All 22 patients were divided into two groups: the main group, where the optimized decompression algorithm was used (n=112) and the control group, where preparation for PDR was carried out according to generally accepted standards (n=160). Most of the patients were admitted in a severe condition, with long-lasting jaundice (2-3 weeks or more) and with high bilirubin levels (>200 µmol/l). Upon admission to the hospital, the level of total bilirubin in patients of the main group was 274.6±5.9 µmol/l (direct, 211.2±2.2 µmol/l; indirect, 63.4±2.6 µmol/l. In the control group, the level of total bilirubin was 270.4±4.6 µmol/l (direct, 206.3±2.4 µmol/l; indirect, 64.1±2.6 mmol/l).
After determination of the risk of the planned radical surgery according to our own formula (taking into account the various parameters of the pathological process), a decision was made regarding the method of the surgical treatment.
In patients of the main group, preparation for the radical surgical intervention consisted in express-detoxification according to the developed scheme. The method of express-detoxification included traditional transdermal decompression of the biliaric tree with 6F or 9F catheters under ultrasound guidance, followed by taking a specially selected pharmaceutical complex and plasmapheresis. The efficiency of decompression was assessed by the volumetric flow rate of bile flow through the drainage; the optimal target level was taken as 60-100 ml/day, the most acceptable being 300 ml/day. In order to avoid the phenomena of hepatargy, the decrease in the rate of bile secretion was regulated; the volumetric rate did not exceed 50% of the previous level, determined for 24 h before the current day. Additionally, markers of cytolytic and cholestatic syndromes were determined. A satisfactory decrement for these indicators was no more than 20-25% per day.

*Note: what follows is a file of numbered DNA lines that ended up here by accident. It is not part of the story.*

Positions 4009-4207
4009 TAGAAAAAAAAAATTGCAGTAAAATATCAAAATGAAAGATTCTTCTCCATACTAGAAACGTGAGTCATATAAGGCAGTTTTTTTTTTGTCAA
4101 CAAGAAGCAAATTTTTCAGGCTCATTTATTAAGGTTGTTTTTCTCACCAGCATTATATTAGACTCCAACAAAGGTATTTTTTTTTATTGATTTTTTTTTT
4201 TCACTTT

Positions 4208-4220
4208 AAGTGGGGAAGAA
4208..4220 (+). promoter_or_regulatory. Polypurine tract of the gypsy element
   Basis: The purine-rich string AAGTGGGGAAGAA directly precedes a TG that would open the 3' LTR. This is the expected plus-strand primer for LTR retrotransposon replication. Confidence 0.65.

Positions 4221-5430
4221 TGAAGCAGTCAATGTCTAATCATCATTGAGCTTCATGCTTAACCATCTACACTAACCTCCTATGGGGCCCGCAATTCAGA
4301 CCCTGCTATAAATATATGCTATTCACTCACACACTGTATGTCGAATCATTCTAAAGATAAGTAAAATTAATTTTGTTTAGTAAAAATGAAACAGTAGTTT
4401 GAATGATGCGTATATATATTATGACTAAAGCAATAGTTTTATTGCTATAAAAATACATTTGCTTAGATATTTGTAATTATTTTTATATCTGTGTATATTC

Due to the application of the developed detoxification algorithm with the use of biliaric decompression in patients of the main group on the third day the level of bilirubinemia averaged 185.1±2.4 µmol/l, while on the fifth day it was already 163.2±2.6 µmol/l and on the day before PDR the level was 112.3±2.7 µmol/l. In the control group, which followed the usual volume of patient preparation for radical surgery, the level of total bilirubin on the third day was 258.4±2.9 µmol/l, on the fifth day it was 222.2±3.8 µmol/l, and on the day before PDR the level was 198.3±3.3 µmol/l. Thus, in the main group after decompression, the total bilirubin level decrement was Δ=-59.1%, direct one was Δ=-62.5%, indirect one was Δ=-47.6%. While in the control group of patients on the day before PDR, the total bilirubin level decrement was Δ=-26.7%, direct one was Δ=-27.2%, indirect оne was Δ=-25.0%.
The terms before the beginning of the cholemia level decrease in patients of the main group was less (33 vs. 56 h) than in patients in the control group (by 41.1%), while the duration of the hyperbilirubinemia (or, more often, the achievement of its permissible limits for performing radical surgery limits) was significantly less (by 68.2%) (P<0.01).
After preoperative preparation, PDR was performed in 272 of patients.
Whipple's terminolateral anastomosis was applied in 38/160 (23.7%) patients in the control group. Termino-terminal anastomosis according to Shalimov-Kopchak's method was imposed in 40/272 (14.6%) of the patients with 40/160 (25.0%) in the control group. Pancreatojejunoanastomosis with the imposition of a ductomucosal anastomosis was performed in 128/272 (47.0%) of the patients with 73/112 (65.2%) in the main group and 55/160 (34.4%) in the control group. Pancreatogastroanastomosis with plunging of the pancreatic stump into the stomach stump was performed in 35/272 (12.9%) patients with 19/112 (16.9%) of patients in the main group and 16/160 (10.0%) in the control group. Pancreatogastroanastomosis with plunging of the pancreatic stump into the ‘stomach sleeve’ was performed in 32/272 (11.8%) of the patients with 20/112 (17.9%) of patients in the main group and 12/160 (7.5%) patients in the control group (Table II).
In some of the patients from both groups, despite strict adherence to tactical and technical approaches, a number of postoperative complications were developed. It was the indication for performing second surgical interventions.
Minimally invasive puncture-drainage interventions were performed in 13/112 (11.6%) of patients from the main group and in 21/160 (13.1%) of the patients from the control group. The indication for their performance was the formation of various liquid accumulations.